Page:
The activism community was shocked recently by the news that Twitter had permanently suspended  UK-based activist, Lauri Love. Love recently won a landmark case in a drawn-out legal battle against extradition to the United States. Following the suspension, human rights activists commenced calls for Love’s account to be reinstated immediately, to no avail at the time of writing.

Last month, UK Judges ruled against the United States’ effort to extradite Love to the US, on the grounds that extraditing him would be: “Oppressive by reason of his physical and mental condition.” The finding is likely to have an ongoing effect, possibly setting legal precedent for future extradition cases.

FairTrials.org wrote of the importance of the finding: “Love was facing criminal allegations in the United States despite never having visited the country, and he also had significant mental health issues that could deteriorate considerably if he were extradited… The High Court’s ruling on Lauri Love’s case yesterday provides welcome relief and hope to UK extradition lawyers and campaigners. ”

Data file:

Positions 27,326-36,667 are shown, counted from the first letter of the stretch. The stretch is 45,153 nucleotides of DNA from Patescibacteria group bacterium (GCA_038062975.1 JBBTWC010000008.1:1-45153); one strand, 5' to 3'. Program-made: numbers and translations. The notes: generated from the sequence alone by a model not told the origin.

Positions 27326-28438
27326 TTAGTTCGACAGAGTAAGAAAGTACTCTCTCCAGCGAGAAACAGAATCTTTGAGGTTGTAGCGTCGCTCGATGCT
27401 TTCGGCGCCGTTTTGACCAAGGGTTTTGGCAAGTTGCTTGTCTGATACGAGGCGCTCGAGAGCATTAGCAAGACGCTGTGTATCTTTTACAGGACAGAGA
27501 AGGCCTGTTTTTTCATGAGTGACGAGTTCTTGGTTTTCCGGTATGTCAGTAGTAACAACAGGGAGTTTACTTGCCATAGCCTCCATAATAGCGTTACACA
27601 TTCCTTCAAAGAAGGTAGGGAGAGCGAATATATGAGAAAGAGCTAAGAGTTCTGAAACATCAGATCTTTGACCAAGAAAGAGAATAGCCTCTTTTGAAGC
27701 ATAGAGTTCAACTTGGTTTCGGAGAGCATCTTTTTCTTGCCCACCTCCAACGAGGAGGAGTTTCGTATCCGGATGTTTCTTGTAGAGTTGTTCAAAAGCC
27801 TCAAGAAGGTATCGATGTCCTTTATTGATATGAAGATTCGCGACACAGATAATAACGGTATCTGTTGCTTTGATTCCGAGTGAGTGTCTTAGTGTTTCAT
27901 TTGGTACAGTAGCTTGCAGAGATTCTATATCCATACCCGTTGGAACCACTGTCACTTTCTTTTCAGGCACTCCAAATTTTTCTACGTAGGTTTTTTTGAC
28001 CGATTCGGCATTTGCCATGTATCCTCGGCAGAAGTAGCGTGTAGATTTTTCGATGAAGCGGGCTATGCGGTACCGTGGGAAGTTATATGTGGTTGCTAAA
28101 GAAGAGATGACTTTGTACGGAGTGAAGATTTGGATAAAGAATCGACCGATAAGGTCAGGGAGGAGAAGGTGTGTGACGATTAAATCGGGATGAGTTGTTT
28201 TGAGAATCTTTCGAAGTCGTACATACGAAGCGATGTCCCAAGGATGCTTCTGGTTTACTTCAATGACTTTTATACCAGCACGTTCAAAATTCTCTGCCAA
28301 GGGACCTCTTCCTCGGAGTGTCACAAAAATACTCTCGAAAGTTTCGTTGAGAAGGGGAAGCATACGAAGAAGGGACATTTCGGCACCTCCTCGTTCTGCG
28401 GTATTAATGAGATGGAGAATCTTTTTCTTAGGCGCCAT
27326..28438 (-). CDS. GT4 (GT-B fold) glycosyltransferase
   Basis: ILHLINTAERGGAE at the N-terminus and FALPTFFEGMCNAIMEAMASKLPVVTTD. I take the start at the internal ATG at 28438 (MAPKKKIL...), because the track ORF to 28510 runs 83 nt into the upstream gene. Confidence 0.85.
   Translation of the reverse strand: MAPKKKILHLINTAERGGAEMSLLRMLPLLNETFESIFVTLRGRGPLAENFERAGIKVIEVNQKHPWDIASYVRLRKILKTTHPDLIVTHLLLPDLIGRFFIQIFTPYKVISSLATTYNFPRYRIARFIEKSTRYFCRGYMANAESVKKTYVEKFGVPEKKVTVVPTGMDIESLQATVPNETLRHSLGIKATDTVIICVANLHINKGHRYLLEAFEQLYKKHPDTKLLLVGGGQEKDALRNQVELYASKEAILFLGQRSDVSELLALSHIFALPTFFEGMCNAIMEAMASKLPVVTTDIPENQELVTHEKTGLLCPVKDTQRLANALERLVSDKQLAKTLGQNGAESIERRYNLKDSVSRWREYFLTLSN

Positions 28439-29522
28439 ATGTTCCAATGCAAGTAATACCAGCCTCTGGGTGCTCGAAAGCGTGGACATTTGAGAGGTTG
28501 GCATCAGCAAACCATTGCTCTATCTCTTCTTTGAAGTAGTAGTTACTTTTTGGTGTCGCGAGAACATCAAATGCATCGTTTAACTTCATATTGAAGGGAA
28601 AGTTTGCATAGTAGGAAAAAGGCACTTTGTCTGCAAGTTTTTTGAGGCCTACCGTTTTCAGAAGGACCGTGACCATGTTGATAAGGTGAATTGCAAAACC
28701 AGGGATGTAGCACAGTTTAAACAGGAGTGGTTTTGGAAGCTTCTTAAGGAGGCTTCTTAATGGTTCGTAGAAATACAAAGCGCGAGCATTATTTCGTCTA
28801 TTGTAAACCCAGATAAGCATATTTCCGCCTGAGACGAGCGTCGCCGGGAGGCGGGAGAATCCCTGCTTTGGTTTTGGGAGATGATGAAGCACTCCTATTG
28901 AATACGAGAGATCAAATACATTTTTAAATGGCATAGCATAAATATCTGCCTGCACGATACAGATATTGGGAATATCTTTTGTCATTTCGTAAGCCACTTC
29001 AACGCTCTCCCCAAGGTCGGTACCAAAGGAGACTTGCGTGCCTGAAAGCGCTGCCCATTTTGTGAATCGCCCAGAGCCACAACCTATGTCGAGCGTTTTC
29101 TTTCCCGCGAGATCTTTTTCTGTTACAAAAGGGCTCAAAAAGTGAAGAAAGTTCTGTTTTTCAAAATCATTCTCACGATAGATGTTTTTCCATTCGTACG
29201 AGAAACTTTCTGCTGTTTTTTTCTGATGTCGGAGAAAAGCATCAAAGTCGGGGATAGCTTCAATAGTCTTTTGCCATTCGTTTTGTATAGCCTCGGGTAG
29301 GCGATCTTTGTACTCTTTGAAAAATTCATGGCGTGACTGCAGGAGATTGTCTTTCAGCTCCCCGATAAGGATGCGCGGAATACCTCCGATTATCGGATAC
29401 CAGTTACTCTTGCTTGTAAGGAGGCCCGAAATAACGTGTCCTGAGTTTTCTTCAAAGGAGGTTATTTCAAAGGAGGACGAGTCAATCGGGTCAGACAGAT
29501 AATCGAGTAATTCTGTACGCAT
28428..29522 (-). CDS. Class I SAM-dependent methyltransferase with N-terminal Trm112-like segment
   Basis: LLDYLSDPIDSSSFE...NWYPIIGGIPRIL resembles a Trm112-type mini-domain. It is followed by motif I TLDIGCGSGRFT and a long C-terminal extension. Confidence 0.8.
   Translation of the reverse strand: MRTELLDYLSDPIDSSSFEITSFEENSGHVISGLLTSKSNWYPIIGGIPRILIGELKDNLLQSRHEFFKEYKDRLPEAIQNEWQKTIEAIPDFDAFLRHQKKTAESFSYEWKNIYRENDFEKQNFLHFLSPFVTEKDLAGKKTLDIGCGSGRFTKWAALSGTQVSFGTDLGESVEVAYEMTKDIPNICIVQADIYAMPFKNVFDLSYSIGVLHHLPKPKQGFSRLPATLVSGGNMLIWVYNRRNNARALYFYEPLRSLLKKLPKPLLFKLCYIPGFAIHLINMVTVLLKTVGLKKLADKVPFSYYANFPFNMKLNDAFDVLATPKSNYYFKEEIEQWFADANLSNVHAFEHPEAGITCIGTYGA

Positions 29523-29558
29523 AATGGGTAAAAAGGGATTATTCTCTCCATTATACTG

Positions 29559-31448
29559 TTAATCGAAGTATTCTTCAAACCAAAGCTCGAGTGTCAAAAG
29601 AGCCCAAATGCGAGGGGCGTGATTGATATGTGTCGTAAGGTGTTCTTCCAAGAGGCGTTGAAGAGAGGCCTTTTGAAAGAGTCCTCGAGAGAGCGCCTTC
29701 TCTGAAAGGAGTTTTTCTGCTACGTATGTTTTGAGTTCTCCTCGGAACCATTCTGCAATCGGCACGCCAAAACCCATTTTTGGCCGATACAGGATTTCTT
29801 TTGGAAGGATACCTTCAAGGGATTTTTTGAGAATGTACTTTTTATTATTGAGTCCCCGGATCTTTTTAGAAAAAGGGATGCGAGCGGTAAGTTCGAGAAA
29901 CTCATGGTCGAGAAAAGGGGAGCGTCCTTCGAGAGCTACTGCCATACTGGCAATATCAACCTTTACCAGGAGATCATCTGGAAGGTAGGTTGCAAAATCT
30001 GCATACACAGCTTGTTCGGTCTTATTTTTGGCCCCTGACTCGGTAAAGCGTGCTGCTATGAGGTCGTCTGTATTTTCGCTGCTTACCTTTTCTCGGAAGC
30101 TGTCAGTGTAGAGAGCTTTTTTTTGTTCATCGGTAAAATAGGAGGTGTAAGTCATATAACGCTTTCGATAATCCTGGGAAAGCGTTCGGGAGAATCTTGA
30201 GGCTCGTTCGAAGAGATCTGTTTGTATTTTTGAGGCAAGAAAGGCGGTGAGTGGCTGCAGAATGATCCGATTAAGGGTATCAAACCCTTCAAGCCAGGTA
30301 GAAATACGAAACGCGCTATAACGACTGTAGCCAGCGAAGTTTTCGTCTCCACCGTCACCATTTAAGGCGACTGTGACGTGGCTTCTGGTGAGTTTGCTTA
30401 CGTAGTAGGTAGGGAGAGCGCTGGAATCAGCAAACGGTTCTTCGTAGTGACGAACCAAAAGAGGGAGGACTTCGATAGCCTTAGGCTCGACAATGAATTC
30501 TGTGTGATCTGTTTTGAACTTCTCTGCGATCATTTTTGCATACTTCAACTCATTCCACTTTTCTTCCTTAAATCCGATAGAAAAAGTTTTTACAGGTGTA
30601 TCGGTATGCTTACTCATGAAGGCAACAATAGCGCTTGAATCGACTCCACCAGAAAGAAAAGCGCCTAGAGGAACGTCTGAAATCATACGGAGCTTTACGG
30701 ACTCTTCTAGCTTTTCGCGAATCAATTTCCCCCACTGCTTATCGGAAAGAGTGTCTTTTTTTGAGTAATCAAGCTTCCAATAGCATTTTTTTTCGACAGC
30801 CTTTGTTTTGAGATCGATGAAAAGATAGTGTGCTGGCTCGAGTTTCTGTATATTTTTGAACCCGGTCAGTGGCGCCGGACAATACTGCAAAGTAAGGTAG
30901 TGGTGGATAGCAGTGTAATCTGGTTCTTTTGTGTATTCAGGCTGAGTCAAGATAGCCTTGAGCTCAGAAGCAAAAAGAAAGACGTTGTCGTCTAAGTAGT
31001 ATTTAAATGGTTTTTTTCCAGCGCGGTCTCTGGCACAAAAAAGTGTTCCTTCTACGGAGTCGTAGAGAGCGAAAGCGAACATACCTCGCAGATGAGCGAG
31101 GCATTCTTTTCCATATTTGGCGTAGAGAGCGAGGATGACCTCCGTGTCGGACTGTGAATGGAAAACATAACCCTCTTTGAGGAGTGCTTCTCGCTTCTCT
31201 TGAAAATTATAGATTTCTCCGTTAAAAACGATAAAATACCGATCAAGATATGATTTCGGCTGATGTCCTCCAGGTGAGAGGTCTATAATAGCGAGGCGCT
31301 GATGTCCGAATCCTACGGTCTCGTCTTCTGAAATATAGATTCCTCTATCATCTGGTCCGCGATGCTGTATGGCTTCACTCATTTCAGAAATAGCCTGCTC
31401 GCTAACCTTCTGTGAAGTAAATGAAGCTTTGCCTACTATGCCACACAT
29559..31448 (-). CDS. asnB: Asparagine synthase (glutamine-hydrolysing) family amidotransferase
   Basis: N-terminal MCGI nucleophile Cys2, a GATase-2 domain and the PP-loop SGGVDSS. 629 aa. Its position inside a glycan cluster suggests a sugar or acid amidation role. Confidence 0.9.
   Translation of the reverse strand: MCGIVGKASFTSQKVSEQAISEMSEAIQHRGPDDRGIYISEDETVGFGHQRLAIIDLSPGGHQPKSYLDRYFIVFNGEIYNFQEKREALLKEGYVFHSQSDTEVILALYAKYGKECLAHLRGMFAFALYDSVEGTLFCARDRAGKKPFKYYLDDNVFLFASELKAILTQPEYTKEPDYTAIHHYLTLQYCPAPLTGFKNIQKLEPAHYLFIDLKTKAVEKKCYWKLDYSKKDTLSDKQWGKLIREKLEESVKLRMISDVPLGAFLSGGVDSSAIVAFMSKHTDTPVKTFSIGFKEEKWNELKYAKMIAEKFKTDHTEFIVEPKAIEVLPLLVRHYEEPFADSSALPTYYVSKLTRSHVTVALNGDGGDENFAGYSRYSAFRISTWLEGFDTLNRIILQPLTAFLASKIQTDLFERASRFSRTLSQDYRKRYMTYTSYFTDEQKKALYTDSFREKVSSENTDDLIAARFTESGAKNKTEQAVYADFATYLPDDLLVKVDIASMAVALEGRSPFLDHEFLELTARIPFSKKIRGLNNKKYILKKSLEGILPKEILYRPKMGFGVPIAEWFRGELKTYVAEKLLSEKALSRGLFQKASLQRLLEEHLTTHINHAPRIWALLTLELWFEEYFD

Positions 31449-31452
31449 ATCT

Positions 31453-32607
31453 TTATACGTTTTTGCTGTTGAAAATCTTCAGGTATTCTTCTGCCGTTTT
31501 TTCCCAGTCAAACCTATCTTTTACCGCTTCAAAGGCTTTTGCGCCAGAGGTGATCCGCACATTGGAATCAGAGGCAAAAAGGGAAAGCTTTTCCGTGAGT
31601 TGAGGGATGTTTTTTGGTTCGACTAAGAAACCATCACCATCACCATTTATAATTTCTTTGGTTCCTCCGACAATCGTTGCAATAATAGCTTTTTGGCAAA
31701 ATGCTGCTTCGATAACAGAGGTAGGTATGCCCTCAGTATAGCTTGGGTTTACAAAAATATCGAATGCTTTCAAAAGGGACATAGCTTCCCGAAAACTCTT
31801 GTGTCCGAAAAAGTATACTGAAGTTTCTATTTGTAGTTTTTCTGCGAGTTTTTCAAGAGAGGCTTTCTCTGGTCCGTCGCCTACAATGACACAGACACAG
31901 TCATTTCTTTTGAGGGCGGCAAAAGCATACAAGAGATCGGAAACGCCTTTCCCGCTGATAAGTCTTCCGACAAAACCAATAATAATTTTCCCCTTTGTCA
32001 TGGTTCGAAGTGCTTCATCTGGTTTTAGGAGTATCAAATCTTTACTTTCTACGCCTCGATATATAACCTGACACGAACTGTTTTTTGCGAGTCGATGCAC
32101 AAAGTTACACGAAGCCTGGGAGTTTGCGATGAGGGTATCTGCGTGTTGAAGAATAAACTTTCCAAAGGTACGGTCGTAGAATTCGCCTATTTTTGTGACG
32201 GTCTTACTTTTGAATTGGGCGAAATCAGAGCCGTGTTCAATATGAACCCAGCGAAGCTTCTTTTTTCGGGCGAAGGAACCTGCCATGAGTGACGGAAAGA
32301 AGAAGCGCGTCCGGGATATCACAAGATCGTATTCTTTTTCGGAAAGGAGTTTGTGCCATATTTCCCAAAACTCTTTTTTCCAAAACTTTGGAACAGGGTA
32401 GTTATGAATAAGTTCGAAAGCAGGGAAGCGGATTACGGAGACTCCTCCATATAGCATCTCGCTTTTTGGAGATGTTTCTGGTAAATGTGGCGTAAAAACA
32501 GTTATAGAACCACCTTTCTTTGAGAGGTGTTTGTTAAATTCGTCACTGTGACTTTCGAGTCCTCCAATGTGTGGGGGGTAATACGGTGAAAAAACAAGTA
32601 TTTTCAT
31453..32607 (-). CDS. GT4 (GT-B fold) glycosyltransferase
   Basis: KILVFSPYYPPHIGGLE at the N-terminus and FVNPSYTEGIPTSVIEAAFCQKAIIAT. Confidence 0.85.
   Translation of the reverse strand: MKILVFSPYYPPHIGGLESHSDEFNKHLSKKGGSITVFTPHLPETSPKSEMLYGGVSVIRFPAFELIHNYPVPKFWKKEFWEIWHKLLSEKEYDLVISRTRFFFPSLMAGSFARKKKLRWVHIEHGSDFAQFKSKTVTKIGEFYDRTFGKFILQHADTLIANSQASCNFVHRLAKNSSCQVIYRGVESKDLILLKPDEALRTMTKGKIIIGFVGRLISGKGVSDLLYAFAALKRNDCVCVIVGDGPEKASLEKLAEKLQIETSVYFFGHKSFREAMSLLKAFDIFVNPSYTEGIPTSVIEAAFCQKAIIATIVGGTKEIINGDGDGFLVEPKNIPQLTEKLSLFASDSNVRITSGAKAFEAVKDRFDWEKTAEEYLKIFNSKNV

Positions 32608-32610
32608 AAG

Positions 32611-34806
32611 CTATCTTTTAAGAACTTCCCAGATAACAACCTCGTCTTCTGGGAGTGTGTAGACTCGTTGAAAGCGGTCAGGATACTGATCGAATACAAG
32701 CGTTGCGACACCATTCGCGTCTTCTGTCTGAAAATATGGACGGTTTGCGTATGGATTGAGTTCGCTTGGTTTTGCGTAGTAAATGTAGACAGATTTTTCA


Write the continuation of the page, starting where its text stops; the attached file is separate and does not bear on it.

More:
Prior to the landmark legal ruling, FreeLauri.com related that the charges against Love stemmed from: “His alleged participation in #OpLastResort, the series of online protests that followed the persecution and untimely death of Aaron Swartz.” The site also reports that Love was pursued by the US criminal justice system for: “Allegedly protesting abuses of that same system, with prosecutors in three US court districts accusing Lauri of hacking into various government websites.”

This highlight an issue which corporate media outlets are loathe to discuss. That is, the alleged activities represented a protest against a corrupt Judicial system. Instead of being described as an activist, Lauri is often portrayed by the press as a cyber terrorist.